In the last half-century of American organized labor, the deck has rarely been so stacked against workers, say labor historians.
When it comes to union-busting, employers' tactics are more pervasive than previously thought, according to a new working study produced by the Institute for Social and Economic Research and Policy. The study found that nearly 50 percent of all serious allegations of union busting tactics -- both legal and illegal -- by employers happens after workers express initial interest in a union, but before an official petition has even been filed requesting a vote on union representation.
The length of time -- and the pressure from employers -- between initial interest in a union and the election to determine whether employees wish to organize, the study argued, can significantly influence whether or not workers will get union representation.
"The cumulative effect of the steady, pervasive, and intense employer opposition undermines workers' attempts to exercise their rights to choose union representation free of coercion and intimidation," the study argued, concluding that the period between the petition and the election should be reduced to the shortest number of days possible.
The report comes a week after the National Labor Relation Board proposed new rules that if adopted, could make the road to unionization easier by streamlining the election process and -- most critically -- shortening the length of time between organizers gathering a sufficient number of signatures from workers and a union vote.
Typically, elections take place within two months after a petition is filed. The new rules would shorten that time period, though it's unclear by how much. Labor advocates say that almost any compression of the time period would be a good thing: For employees seeking to join a union, each day that passes is another opportunity for the employer to engage in crushing -- and often successful -- anti-union strategies.
"Employers have gotten emboldened," said Kate Bronfenbrenner, co-author of the study and a labor historian at Cornell University who has written extensively about anti-union strategy. "Employers have always opposed organizing, but what they are doing now shows that they are more and more confident that they are going to get away with it."
Bronfenbrenner laid out the numbers: Twenty years ago, she said, only 29 percent of employers threatened that a workplace might close if a union election succeeded. Along with threatening to fire pro-union employees, threatening to close a workplace is an illegal and increasingly common tactic employers use to intimidate employees in the run-up to a vote. Ten years ago, 50 percent of employers threatened a store closing, and, Bronfenbrenner continued, the most recent data drawn from the NLRB's document database of unfair labor practices, shows 57 percent of employers making such threats.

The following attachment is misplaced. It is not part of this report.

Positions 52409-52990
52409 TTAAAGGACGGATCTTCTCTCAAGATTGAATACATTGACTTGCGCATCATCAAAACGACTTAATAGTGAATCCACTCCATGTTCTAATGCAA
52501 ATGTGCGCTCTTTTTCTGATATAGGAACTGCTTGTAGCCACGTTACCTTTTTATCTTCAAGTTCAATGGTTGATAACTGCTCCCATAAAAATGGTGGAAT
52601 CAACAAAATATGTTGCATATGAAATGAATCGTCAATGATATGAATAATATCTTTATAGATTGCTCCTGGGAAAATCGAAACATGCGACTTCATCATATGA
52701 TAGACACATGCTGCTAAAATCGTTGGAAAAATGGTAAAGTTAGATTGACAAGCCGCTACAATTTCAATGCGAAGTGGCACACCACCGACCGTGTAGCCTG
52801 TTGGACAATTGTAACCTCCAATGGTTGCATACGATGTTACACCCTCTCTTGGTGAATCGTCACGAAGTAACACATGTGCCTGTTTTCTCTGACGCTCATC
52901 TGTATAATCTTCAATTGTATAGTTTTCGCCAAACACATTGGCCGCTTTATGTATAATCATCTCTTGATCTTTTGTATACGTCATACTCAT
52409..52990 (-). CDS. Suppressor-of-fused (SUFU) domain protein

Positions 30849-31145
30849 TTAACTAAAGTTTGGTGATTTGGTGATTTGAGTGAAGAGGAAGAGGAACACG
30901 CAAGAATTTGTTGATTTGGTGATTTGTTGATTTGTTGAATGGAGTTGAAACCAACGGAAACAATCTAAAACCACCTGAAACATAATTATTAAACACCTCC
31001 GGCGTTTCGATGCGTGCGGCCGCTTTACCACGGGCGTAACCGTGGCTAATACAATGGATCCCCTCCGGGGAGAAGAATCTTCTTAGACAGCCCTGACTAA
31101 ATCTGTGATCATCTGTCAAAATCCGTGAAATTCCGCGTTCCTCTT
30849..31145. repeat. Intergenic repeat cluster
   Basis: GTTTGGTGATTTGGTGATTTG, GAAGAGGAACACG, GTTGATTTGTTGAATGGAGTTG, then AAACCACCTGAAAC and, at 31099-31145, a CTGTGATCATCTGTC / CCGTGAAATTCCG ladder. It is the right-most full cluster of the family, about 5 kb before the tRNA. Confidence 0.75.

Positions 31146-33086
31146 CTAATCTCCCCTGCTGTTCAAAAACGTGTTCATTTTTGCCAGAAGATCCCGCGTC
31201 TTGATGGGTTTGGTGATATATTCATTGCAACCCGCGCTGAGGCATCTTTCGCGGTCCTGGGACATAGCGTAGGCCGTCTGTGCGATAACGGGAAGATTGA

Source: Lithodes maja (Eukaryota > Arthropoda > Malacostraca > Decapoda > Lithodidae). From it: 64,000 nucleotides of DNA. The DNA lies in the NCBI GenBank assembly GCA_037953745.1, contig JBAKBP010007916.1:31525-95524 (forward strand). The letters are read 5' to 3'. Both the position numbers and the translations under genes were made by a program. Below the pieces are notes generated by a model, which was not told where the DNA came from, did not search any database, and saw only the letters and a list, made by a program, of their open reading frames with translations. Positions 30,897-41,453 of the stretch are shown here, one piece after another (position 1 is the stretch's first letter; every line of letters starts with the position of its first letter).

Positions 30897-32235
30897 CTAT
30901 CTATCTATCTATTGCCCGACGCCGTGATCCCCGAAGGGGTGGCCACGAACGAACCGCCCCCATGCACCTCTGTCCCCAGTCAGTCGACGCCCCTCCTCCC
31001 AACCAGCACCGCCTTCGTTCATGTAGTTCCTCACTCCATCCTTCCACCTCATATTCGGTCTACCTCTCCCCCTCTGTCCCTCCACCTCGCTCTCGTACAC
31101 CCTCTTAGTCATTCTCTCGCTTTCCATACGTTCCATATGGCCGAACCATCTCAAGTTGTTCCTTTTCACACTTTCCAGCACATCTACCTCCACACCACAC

"The question is whether workers can survive the gauntlet another day, another week," Bronfenbrenner said. "Because every day, every week, that goes by that they have to go through the intimidation and coercion and threats that make up an employer campaign is one more day that makes it more difficult for them to exercise their right to organize."
Examples of attempts to organize derailed by aggressive anti-union tactics are numerous. In 2003, the last year of the study's sample, 3,746 petitions filed, but only 2,438 made it to vote; of those, more than 40 percent were lost by the union. Critics of organized labor attribute this to the unions' waning value in a global economy. But labor historians say that union-busting tactics and the laws that enable them play a far bigger role in the decline of American organized labor.
Earlier this month, a union vote at a Target store outside New York City failed after a majority of employees had already signed cards supporting unionization. Pro-union employees and organizers at the United Food and Commercial Workers union swiftly alleged wrongdoing.
"Target won through fear," one employee told The Huffington Post on the morning after the vote. The UFCW has filed numerous charges with the National Labor Relation Board, accusing the company of "unlawful denial of access to the store, unlawful dress code policy, unlawful no solicitation policy, unlawful use of social media policy as well as threats, interrogation and surveillance" -- even threatening that the company would close the store. Target broadly disputes the union's accusations and denies allegations that it threatened store closure.
One explanation for the upsurge of union-busting tactics, labor experts say, is how weak the disincentives are for employers. Under U.S. labor law, no punitive damages are allowed.
"There's actually a perverse incentive for employers to violate the law," said Dorian Warren, a co-author of the study and a Columbia University professor who specializes in organized labor. "It's cheaper to fire a couple of workers then let a union vote succeed. The employer sends a signal to the entire workplace, and if they lose in a couple of years, all they have to do is pay backpay and post a sign. "